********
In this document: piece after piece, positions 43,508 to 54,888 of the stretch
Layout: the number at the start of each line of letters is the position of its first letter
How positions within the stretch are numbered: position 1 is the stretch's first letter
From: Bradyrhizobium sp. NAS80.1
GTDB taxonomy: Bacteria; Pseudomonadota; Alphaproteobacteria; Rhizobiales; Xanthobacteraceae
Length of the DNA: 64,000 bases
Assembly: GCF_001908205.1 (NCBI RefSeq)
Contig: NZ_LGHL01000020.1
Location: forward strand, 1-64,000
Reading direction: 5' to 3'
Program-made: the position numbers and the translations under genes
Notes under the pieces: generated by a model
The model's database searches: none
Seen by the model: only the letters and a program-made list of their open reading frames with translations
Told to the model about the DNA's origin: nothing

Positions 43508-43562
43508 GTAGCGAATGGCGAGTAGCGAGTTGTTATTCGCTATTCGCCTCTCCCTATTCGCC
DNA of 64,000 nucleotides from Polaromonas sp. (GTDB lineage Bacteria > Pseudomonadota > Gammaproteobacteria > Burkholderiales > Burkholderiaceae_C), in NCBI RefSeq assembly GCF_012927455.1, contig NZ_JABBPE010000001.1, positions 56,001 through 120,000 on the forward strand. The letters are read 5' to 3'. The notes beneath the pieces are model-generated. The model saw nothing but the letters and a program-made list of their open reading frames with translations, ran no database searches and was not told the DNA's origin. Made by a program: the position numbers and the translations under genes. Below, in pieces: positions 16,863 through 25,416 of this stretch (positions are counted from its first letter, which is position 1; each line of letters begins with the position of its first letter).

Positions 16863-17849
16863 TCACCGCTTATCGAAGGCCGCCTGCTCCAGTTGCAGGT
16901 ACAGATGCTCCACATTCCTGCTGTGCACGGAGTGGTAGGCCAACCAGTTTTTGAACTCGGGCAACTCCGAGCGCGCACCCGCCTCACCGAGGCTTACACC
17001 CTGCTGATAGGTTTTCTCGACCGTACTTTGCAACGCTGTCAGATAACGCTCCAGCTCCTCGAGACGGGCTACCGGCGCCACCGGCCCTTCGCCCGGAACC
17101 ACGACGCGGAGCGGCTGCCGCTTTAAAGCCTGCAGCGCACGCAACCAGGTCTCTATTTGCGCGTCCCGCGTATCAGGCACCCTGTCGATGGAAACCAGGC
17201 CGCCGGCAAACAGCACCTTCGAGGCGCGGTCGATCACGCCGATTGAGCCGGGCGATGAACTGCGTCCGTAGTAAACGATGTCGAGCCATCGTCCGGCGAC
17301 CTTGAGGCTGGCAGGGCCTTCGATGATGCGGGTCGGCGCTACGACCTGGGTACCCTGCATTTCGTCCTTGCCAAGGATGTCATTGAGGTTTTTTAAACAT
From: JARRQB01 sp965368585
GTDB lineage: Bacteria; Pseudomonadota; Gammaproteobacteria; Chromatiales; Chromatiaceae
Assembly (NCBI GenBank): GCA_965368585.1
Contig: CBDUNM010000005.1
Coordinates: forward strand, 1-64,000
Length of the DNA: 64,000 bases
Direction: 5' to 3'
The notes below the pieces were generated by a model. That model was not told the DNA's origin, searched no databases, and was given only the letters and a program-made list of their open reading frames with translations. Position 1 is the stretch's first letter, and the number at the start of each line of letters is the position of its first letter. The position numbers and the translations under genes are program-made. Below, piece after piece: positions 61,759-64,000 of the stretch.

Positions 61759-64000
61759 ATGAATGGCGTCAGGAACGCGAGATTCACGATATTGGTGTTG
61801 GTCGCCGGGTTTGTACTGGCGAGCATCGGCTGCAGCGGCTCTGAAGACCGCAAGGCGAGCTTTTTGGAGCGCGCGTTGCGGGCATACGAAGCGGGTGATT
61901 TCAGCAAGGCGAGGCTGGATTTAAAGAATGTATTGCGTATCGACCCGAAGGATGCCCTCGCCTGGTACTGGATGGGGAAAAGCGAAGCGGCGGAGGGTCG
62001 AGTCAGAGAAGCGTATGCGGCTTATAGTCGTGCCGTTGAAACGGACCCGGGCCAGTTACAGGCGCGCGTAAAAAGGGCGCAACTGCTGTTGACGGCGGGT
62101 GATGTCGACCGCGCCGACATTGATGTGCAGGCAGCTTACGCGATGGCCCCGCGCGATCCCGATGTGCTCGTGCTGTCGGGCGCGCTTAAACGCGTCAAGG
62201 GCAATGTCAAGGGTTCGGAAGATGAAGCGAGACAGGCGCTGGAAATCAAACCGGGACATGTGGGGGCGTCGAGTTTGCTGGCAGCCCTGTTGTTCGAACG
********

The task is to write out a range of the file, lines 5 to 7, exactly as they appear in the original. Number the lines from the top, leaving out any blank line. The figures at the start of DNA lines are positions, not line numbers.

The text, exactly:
GTDB taxonomy: Bacteria; Pseudomonadota; Alphaproteobacteria; Rhizobiales; Xanthobacteraceae
Length of the DNA: 64,000 bases
Assembly: GCF_001908205.1 (NCBI RefSeq)